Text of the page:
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First of two inmate death lawsuits goes to court

LOCKPORT – More than two months after a state report concluded that two prisoners at the Niagara County Jail died because of “grossly inadequate” medical care and “patient abandonment,” the chairman of the County Legislature said he is going to devote time after the county’s 2015 budget is completed to familiarize himself with the conditions in facility’s solitary confinement unit where the two prisoners died.

The state Commission of Corrections in September recommended that the county “undertake an inquiry” as to whether the private health contractor at the jail, Armor Correctional Health Service, should be terminated, saying the deaths of the two inmates four days apart in 2012 were preventable and placing much of the blame on the local doctor hired by Armor.

County Legislature Chairman William L. Ross, C-Wheatfield, said last week he will be become more involved when the budget is completed, scheduled for Tuesday.

“I want to see everything and talk to all the personalities involved,” Ross said. “I want a thorough working knowledge. If it takes several days, it takes several days.”

Meanwhile, Sheriff James R. Voutour said the county’s contract with Armor has a year left to run, although the state commission ordered the county to consider canceling that contract.

“We fully intend to sit down and review the contract at the end of the year,” Voutour said last week.

Voutour said he has created a new position of deputy chief jail administrator, and promoted Capt. Daniel M. Engert to fill it.

Engert’s new duties include overseeing Armor’s compliance with its contract.

The County Legislature awarded Armor, a Florida company, a three-year contract in October 2012, saying at the time it would save an estimated $800,000 over the life of the contract.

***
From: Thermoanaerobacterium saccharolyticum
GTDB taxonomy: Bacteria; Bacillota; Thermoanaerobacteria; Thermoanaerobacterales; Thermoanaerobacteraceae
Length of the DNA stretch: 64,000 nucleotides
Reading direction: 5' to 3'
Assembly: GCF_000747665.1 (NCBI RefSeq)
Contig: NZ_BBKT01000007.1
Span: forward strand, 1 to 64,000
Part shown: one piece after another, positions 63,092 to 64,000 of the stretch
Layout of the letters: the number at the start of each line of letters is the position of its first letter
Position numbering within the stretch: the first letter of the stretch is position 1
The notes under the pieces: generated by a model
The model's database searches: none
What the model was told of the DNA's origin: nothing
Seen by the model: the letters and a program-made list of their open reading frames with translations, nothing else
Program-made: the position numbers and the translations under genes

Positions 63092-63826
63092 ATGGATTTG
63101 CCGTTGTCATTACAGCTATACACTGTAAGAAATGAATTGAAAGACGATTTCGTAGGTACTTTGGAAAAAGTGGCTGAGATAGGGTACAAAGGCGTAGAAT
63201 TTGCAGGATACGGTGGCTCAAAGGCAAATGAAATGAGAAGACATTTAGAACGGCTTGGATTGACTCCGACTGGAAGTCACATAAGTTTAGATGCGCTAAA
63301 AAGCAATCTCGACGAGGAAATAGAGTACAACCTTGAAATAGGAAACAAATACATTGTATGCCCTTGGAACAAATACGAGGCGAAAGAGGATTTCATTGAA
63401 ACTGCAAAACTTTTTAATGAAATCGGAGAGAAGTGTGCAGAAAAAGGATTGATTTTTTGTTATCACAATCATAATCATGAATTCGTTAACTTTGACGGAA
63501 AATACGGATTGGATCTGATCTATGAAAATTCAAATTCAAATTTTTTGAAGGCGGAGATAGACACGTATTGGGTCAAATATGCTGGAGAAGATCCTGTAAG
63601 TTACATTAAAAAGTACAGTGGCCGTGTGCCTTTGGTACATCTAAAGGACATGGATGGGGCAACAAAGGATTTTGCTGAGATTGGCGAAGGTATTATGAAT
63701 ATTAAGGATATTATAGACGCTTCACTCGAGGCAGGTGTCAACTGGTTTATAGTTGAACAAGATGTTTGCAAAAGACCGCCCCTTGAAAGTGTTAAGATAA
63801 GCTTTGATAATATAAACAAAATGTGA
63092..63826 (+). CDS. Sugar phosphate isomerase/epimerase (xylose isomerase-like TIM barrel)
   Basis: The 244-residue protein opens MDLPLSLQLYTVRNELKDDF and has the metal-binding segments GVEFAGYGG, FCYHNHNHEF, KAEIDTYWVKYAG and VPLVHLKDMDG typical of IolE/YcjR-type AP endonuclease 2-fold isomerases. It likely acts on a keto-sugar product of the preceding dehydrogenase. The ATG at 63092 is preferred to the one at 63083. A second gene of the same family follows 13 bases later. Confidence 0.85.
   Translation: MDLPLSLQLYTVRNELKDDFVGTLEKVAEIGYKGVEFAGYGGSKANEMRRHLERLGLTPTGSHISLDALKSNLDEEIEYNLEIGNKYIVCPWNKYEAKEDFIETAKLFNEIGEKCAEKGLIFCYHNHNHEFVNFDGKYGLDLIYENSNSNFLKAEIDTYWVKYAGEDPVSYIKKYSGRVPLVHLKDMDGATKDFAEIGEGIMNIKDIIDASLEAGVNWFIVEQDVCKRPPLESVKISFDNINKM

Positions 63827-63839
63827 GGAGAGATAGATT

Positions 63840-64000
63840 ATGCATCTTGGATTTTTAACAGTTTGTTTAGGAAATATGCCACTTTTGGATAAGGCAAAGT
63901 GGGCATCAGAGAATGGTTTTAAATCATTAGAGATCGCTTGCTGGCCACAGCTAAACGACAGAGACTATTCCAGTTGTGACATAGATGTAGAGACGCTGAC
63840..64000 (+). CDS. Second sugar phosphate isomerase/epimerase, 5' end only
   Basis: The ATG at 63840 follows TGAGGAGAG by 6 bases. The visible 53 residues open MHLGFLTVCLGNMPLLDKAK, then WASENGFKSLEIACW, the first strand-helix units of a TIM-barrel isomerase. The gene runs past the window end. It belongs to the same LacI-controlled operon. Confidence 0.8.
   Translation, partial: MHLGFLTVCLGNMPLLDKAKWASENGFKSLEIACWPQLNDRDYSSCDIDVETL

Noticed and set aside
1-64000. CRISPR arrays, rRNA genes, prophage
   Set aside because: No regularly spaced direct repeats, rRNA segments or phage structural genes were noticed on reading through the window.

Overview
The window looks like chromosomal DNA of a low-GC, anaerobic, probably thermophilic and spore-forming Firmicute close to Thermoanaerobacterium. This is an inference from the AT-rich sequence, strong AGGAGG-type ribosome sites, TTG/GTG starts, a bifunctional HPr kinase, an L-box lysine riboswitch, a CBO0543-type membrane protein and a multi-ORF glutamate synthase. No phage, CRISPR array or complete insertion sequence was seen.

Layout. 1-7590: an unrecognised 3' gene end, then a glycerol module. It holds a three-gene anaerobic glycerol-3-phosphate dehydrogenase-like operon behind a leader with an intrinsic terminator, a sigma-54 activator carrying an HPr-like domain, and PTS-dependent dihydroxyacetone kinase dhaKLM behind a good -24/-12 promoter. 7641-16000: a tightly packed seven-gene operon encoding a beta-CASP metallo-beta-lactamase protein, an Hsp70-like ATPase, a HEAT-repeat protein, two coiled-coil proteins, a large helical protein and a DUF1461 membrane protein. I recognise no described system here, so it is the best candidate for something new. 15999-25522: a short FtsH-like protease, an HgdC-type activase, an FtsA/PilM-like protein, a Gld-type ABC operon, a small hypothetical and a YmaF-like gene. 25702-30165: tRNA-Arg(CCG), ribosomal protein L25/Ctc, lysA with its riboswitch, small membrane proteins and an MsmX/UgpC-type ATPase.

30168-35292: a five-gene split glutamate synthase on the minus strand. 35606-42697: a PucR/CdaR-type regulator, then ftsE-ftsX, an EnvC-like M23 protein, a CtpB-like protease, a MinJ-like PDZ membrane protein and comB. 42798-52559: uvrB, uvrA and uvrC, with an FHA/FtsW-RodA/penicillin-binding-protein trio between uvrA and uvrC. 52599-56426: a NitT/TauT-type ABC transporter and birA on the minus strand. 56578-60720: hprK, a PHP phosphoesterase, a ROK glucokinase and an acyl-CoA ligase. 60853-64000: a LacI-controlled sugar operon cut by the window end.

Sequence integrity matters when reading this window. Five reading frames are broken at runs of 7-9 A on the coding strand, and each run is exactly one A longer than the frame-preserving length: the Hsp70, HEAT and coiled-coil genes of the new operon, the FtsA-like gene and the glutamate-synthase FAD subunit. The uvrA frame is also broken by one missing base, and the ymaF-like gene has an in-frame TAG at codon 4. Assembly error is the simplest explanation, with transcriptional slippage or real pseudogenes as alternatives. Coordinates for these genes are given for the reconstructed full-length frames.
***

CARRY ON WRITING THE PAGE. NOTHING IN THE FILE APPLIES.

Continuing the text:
“We are saving money, but we have a large amount more (medical) staff,” Voutour said last week. “We have 24-7 coverage, which we never had before.”

The county, though, now faces two lawsuits as a result of the deaths.

Daniel Pantera died on Christmas Day 2012, and four days later, Tommie Lee Jones died.

A suit was filed by the former wife of Pantera, and a pretrial conference was held last week with State Supreme Court Justice Frank Caruso.

The other lawsuit was filed by the daughter of Jones.

Pantera, 46, was in jail after his arrest for shoplifting a cup of coffee at a North Tonawanda 7-Eleven store. He suffered from mental illness. At one point in solitary, he ran full speed into the wall of his cell, knocking himself out, a guard has said. The cell was so cold that the state report said the main cause of Pantera’s death was hypothermia.

Jones, 51, who had a history of heart trouble, was jailed as a parole violator. The state report said he was refused essential medications and given an erroneous prescription by Dr. Steven C. Gasiewicz, the medical director. He is called “Dr. S.G.” in the state report, but an Armor spokeswoman confirmed his identity to The Buffalo News in October.

The state commission report accused Gasiewicz of “grossly incompetent and inadequate care,” and said he should be investigated by the state Health Department’s Office of Professional Medical Conduct.